The Question: What are the ecological effects of the Grand Ditch water diversion on riparian areas in the Kawuneeche Valley?
The Grand Ditch is a century-old water diversion project in the northwestern corner of Rocky Mountain National Park. The ditch is 15 miles long with a drainage area of approximately 20 miles or five percent of the park. Eleven headwater tributaries of the Colorado River are intercepted by the ditch between May and September every year. Park managers have been concerned with the ecological effects of the water diversion on the riparian and wetland communities in the Kawuneeche Valley downstream from the ditch.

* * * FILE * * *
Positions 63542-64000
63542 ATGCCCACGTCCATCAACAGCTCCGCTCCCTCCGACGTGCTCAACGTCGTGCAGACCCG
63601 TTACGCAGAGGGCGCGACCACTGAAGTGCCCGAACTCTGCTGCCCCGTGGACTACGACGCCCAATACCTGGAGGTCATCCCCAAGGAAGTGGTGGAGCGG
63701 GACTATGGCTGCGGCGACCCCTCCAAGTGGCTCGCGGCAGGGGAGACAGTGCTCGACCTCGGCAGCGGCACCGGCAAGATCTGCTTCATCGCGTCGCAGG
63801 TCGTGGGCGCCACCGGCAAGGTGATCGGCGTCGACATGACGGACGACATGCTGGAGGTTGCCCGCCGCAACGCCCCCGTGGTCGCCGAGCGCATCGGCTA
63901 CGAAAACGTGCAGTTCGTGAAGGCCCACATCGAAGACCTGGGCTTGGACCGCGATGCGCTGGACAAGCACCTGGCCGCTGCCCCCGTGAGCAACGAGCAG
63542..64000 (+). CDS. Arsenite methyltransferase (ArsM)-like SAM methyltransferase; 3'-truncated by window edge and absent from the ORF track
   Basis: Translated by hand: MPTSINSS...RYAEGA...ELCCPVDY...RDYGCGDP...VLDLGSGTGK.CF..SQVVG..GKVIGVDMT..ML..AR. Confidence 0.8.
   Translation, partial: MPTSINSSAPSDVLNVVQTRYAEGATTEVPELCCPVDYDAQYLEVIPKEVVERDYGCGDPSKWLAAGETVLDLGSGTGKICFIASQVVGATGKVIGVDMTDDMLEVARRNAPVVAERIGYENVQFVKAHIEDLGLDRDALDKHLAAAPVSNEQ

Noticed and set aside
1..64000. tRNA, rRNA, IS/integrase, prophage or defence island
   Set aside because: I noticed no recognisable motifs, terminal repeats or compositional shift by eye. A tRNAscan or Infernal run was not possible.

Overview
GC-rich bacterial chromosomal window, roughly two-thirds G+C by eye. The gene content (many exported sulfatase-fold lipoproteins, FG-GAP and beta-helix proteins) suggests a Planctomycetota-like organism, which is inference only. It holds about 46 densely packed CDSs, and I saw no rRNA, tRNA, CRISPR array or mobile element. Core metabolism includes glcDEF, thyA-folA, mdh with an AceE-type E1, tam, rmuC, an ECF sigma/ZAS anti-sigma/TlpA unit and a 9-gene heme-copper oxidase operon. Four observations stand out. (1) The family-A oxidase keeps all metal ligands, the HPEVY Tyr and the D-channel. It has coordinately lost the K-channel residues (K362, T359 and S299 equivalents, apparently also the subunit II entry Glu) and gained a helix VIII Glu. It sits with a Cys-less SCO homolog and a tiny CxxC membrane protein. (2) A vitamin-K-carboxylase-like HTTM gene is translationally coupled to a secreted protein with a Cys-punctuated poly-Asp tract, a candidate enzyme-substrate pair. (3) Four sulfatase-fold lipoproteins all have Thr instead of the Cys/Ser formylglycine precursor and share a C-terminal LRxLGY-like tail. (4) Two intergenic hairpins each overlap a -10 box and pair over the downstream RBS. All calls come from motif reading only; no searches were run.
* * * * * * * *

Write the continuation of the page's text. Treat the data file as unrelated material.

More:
The Project: Use a variety of techniques to measure the effects of the diversion on stream flow and plant communities below the ditch between 1996 and 1997.
The project began in 1996 when Dr. David Cooper, Dr. Lee MacDonald, Dr. Rod Chimner, and Dr. Scott Woods (Colorado State) compared plant communities in the impacted area with similar communities in unimpacted areas. They measured surface water-flow rates and ground-water levels throughout the valley. They monitored gasses released from soils in peatlands and estimated sediment accumulation in the Colorado River. (Peatlands are ecosystems with organic (peat) soils, produced because the perennially saturated soils have little oxygen, which slows the rate of decomposition of dead plants. Some plants grow only in this type of community.)